Peggy Desserud

Peggy Desserud completed her PhD in Land Reclamation and Remediation in November 2011. Peggy was born in Quebec, but grew up in New Brunswick, and so considers herself a Maritimer. While completing an undergraduate degree in marine biology at Dalhousie University in Halifax, she discovered a tendency towards sea-sickness, so moved west to Alberta to begin a career in the oil and gas industry. This career included international assignments in South America.

In 2003, she left TransCanada Pipelines and entered the University of Calgary, where she completed a Master of Environmental Design. Her research focused on the restoration of rough fescue grassland on pipelines in south western Alberta. A summary of her thesis has been published in the Journal of Environmental Management and as a technical paper by the department of Alberta Sustainable Resource Development.

Wishing to delve more deeply into the ecology of Alberta grasslands, in particular the growth characteristics of rough fescue, Peggy began her PhD studies in September 2006, with Dr. Anne Naeth as her supervisor. Her study area was the Rumsey Natural Area, in central Alberta, a large tract of uncultivated rough fescue grassland in which oil and gas development has been ongoing since the 1950s. Using existing natural gas well site and pipeline disturbances, Peggy experimented with various revegetation techniques, conducting parallel greenhouse trials. She also assessed the cumulative effects of past and present disturbances in Rumsey, and developed a state and transition model based on disturbance and reclamation techniques. Her research spanned the extent of rough fescue ecology from soil microbial influences to seed growth mediums, to practical reclamation applications for the oil and gas industry. Chapters of her dissertation have been published in the journal of Ecological Restoration and the Natural Areas Journal.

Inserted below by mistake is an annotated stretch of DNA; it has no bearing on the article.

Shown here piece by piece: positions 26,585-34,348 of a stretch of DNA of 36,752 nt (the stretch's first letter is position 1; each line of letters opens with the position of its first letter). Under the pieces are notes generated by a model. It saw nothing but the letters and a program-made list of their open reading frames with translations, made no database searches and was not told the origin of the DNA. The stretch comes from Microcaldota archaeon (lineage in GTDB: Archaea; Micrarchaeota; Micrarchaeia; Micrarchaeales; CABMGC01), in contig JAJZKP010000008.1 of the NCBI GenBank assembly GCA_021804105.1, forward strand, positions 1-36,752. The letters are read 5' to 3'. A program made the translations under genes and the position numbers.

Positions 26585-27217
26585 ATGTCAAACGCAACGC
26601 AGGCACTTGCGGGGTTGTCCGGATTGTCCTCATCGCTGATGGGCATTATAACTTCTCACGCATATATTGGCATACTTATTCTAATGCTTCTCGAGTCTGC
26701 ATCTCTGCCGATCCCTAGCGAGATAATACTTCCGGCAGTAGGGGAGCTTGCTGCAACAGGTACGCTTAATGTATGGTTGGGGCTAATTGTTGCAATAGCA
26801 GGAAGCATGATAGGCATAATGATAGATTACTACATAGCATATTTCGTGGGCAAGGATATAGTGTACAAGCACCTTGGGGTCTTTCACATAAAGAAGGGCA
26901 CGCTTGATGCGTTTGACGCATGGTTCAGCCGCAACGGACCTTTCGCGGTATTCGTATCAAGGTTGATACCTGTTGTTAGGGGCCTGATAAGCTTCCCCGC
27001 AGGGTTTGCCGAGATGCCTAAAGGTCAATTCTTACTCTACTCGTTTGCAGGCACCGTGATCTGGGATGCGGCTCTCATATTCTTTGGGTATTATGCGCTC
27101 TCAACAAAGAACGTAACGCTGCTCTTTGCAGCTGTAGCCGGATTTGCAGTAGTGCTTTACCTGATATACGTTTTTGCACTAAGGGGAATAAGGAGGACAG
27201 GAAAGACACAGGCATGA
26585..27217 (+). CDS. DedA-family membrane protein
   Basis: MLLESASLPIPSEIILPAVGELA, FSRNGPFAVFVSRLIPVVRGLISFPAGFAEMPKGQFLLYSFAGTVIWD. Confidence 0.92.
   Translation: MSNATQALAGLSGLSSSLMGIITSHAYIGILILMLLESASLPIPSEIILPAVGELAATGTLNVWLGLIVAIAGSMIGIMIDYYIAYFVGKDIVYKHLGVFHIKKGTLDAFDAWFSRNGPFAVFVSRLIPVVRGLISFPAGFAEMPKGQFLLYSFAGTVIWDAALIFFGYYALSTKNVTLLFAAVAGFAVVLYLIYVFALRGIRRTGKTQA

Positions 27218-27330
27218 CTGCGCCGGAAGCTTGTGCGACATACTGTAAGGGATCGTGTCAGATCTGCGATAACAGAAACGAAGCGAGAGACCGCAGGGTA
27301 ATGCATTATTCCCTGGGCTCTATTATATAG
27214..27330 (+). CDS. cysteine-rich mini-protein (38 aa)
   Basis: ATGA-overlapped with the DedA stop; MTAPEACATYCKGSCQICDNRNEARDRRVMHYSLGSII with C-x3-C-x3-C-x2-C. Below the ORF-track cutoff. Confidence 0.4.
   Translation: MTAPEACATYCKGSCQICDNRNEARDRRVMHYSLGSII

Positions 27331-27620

She found intriguing results with one of her dissertation experiments: applying native hay cut from grassland as a seed source and mulch on oil and gas disturbances. To further develop this process, Peggy re-entered the University of Calgary in April 2012 as a post-doctoral fellow in the faculty of Environmental Design. She will reclaim six oil and gas well sites in southern Alberta with native hay and assess the recovery of older sites. She expects to prove native hay is a viable and practical reclamation method.

In her spare time, Peggy enjoys gourmet cooking, wine making, travelling, golfing and gardening. 

Updated 18 June 2012